Final disability and genetic nondiscrimination rules issued May 16 by the Equal Employment Opportunity Commission (EEOC) clarify how employer-sponsored wellness programs can condition incentives on an employee's or a spouse's undergoing a medical exam or disclosing details about current or past health status in response to disability-related inquiries. The rules, effective as of the first day of the plan year beginning in 2017, retain largely the same requirements as the original proposals, but the EEOC has clarified that the new rules apply to all employer-sponsored wellness programs — whether tied to or independent of any group health plan — that include medical exams or disability-related inquiries. EEOC continues to assert that employer wellness programs must satisfy these rules and cannot rely on the Americans with Disability Act’s statutory safe harbor for insurance underwriting and risk practices of benefit plans.
On May 13, the Department of Health and Human Services (HHS) published final ACA “Section 1557” nondiscrimination regulations. The rules give group health plans and insurers until the first plan or policy year starting on or after Jan. 1, 2017, to bring benefit designs into compliance. ACA Section 1557 broadly prohibits age, race, sex, disability, and national origin discrimination in any health program or activity that receives federal financial assistance. While that definition generally applies to organizations such as hospitals and health systems, even employer-sponsored plans that don't receive federal financial assistance may feel the impact if their insurer or third-party administrator has other health programs or activities that receive federal funds, such as public exchange subsidies.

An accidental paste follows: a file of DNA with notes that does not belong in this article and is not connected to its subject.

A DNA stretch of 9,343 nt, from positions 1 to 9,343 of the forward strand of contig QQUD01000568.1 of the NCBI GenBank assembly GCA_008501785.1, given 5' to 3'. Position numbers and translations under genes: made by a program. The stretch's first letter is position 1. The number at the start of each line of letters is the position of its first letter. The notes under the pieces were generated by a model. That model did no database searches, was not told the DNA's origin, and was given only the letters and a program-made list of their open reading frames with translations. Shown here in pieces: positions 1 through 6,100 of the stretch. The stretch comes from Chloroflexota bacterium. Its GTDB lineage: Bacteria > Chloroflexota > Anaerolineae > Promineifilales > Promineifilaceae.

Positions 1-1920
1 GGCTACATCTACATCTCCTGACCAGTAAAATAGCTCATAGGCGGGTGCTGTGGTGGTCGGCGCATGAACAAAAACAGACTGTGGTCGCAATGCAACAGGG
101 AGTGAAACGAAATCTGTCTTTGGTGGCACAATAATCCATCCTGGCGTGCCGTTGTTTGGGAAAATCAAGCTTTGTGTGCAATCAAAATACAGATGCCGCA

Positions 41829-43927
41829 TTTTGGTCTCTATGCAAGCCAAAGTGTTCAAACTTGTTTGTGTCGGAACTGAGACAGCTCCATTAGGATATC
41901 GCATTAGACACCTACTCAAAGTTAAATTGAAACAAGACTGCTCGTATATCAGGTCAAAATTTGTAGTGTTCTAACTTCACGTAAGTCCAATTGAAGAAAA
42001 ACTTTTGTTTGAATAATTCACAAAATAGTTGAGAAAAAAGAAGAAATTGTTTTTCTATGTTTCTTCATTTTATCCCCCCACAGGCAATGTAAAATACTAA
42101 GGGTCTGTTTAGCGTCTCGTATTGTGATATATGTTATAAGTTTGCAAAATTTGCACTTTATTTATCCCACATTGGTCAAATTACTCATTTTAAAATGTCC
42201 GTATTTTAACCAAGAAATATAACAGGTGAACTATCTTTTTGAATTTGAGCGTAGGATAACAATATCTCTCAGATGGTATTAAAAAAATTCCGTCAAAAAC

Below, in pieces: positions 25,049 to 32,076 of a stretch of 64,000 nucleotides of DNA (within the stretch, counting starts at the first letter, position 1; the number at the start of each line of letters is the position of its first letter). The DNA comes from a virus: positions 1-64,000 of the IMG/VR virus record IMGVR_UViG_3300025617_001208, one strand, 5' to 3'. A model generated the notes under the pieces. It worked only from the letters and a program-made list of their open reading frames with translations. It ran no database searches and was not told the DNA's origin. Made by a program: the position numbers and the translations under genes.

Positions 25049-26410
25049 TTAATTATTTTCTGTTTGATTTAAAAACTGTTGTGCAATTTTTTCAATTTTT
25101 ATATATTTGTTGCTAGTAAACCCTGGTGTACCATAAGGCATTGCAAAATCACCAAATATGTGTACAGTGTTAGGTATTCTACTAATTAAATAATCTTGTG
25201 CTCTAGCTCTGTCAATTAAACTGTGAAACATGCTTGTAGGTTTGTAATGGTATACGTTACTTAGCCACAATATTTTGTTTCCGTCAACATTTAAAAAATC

Treasury payments to insurers — to cover reduced cost sharing available under the ACA to some individuals with health insurance from a public exchange — aren’t proper because Congress didn’t appropriate funds for that purpose, a District of Columbia federal district court has ruled (US House of Reps. v. Burwell). But Treasury can continue the payments until an appellate decision is reached, which will take some time. The lawsuit doesn't involve premium tax credits, which can trigger employer shared-responsibility assessments. While the lawsuit's final outcome is uncertain, an eventual House Republican victory could lead to higher exchange premiums and reduced enrollments, and may prompt some insurers to exit the public exchanges. Employers whose ACA strategies rely on the public exchanges will want to follow developments in the suit.